Florida BarLawyering in the Era of Social Distancing

March 27, 20200
https://www.electwestheimer.com/wp-content/uploads/2020/03/iStock-1281660191_LawyerSocial-Distancing.jpg

So far, the unprecedented nature of the COVID-19 epidemic has been challenging — but not daunting — for Florida’s 100,000-plus legal community and the clients they’re sworn to protect.

Interviews with individual attorneys, Florida Bar leaders, and Bar staff, suggest that most lawyers are adjusting to the new reality by closing offices, working from home, and relying heavily on technology.

Florida Bar Ethics Counsel Elizabeth Tarbert said questions coming into the Bar’s Ethics Hotline have changed little since the epidemic forced Gov. Ron DeSantis to declare a state of emergency.

“Lawyers are obviously concerned for their clients, staff, and families, but the questions are normal questions about cases,” Tarbert said.

One of the biggest concerns, especially for sole and small-firm practitioners, who make up 60% of Bar membership, is an economic downturn and potentially looming recession.

With the U.S. economy ground to a halt and millions of businesses closed, unemployment is skyrocketing. Congress is about to shower the country with $2.2 trillion in stimulus, everything from airline bailouts and small-business incentives, to a $1,200 check for individual taxpayers.

“To me, the biggest challenge is the uncertainty of everything,” said Tampa attorney Paige Greenlee. “How long are we going to have to keep these safety measures in place, whether clients are going to have the financial wherewithal to continue paying attorneys, and what lasting impact this is going to have on our profession.”

Greenlee, a 13th Judicial Circuit representative on the Board of Governors, is a solo practitioner who occasionally relies on contract staff. She likes to maintain a brick-and-mortar office to sharpen the divide between her private and professional life.

But Greenlee closed her office last week as the epidemic raced across the country and she read a Pennsylvania emergency order that listed law offices as “non-essential.”

The week before she closed, Greenlee noticed a significant drop in phone calls and email traffic. That, and keeping a mostly paperless practice, made the transition to a home office relatively easy, Greenlee said.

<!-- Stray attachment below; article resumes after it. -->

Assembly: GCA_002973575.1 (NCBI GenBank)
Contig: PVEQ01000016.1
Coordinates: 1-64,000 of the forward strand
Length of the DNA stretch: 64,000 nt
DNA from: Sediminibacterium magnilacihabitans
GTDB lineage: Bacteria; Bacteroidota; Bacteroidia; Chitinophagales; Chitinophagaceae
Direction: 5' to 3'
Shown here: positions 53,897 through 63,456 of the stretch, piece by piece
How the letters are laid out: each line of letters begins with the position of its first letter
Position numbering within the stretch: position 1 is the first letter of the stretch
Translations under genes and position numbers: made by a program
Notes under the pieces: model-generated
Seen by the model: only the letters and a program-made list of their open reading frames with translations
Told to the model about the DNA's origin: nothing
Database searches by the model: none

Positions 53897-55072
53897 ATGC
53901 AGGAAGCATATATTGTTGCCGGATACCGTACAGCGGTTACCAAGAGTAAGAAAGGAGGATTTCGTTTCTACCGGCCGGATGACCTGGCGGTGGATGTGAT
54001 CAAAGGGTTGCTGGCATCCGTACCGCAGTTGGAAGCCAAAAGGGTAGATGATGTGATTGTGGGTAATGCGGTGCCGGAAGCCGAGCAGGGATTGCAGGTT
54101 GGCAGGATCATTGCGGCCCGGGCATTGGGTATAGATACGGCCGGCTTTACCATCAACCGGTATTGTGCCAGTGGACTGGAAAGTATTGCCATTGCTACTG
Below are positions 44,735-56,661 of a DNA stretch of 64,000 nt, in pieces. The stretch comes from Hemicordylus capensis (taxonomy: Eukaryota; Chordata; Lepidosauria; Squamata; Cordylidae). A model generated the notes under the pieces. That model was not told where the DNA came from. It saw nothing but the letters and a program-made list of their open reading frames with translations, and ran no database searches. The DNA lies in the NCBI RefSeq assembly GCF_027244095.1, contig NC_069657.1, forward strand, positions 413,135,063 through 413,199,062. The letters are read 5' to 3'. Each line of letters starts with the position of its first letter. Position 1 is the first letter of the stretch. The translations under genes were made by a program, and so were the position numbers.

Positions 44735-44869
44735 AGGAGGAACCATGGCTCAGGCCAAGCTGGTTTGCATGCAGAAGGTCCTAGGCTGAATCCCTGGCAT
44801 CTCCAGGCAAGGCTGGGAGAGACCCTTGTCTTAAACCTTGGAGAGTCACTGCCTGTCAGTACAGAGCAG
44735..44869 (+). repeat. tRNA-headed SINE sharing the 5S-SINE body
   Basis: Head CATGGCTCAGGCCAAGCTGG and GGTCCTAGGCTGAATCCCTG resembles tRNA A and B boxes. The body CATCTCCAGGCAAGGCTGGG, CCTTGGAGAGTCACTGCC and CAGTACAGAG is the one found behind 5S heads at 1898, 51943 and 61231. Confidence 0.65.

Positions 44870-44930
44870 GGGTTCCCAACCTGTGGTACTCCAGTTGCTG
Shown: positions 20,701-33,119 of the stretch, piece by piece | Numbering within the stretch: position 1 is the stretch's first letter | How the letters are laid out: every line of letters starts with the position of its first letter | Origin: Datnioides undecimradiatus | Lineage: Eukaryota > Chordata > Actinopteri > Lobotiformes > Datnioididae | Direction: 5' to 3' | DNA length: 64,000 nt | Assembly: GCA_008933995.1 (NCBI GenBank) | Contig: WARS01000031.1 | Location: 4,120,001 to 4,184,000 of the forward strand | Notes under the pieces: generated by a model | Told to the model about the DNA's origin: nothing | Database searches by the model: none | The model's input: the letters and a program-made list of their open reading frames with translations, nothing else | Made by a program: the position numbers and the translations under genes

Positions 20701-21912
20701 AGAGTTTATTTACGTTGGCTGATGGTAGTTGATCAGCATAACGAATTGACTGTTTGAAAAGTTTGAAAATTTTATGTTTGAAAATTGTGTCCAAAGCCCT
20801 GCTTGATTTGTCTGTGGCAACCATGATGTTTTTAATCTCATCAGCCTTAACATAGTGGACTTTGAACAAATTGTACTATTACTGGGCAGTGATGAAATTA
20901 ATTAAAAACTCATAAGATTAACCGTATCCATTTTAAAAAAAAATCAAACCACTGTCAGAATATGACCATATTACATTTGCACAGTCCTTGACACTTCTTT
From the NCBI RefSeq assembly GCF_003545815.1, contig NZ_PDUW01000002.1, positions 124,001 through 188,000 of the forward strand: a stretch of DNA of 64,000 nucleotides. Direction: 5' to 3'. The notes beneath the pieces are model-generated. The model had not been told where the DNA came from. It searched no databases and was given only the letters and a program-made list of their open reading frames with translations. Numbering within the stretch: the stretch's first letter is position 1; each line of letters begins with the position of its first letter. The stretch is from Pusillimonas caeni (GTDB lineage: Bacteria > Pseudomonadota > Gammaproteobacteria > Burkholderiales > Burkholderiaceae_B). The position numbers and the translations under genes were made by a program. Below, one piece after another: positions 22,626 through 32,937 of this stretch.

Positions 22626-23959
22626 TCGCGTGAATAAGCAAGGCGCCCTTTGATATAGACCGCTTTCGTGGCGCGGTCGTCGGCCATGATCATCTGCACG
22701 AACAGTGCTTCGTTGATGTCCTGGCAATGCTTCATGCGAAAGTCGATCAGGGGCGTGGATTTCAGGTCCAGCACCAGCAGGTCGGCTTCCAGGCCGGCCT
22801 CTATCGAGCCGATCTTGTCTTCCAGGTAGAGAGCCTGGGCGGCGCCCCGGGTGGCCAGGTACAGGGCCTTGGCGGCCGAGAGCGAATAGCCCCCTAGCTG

“Luckily, I used cloud-based services — document management, time keeping/billing — and have a virtual receptionist service, Ruby Receptionists,” Greenlee said.

Less easy, Greenlee said, has been notifying clients about the epidemic’s impact on the courts.

Explaining it to Clients

In a series of administrative orders, the Supreme Court has canceled jury trials and most non-essential, in-person hearings, and stressed the need for using remote technology. Chief judges in each of Florida’s 20 judicial circuits have followed suit.

“It can be difficult explaining to clients that their business litigation civil matters are not essential under the administrative orders, and therefore, necessarily, have to be delayed right now,” Greenlee said. “I am hopeful that if this lasts for any length of time, we will see more civil hearings going forward by phone or with the use of other technology.”

Sarasota personal injury attorney Scott Westheimer feels fortunate that his 10-lawyer firm had been using advanced teleconferencing software and cloud-based technology for years, making the transition to remote work relatively seamless.

A 12th Circuit representative on the Board of Governors, Westheimer is now working from home with his child-psychologist wife, who is maintaining her practice via telemedicine. The couple is expecting their second child and work in shifts while the other parent cares for their toddler.

“These have definitely been interesting times,” Westheimer said.

Westheimer is most concerned about his wife’s pending delivery, and the fallout for his clients, who he says have been understanding, but continue to have pressing needs.

“Some of these cases are life-altering. They involve family law, personal injury; they impact their very livelihoods,” Westheimer said. “They want this to be wrapped up as quickly as possible.”

Another concern, Westheimer said, are the attorneys who are paid by the hour.

 

 

A lot of clients and potential clients right now are putting litigation matters on the back burner, and without new clients coming in the door, and without being able to attend hearings and depositions and conduct mediations, a lot of our hourly attorneys are going to be in a catastrophic situation soon.

Scott Westheimer

Visit Florida Bar News to Read Complete Article

Holly Clark

Leave a Reply

Your email address will not be published. Required fields are marked *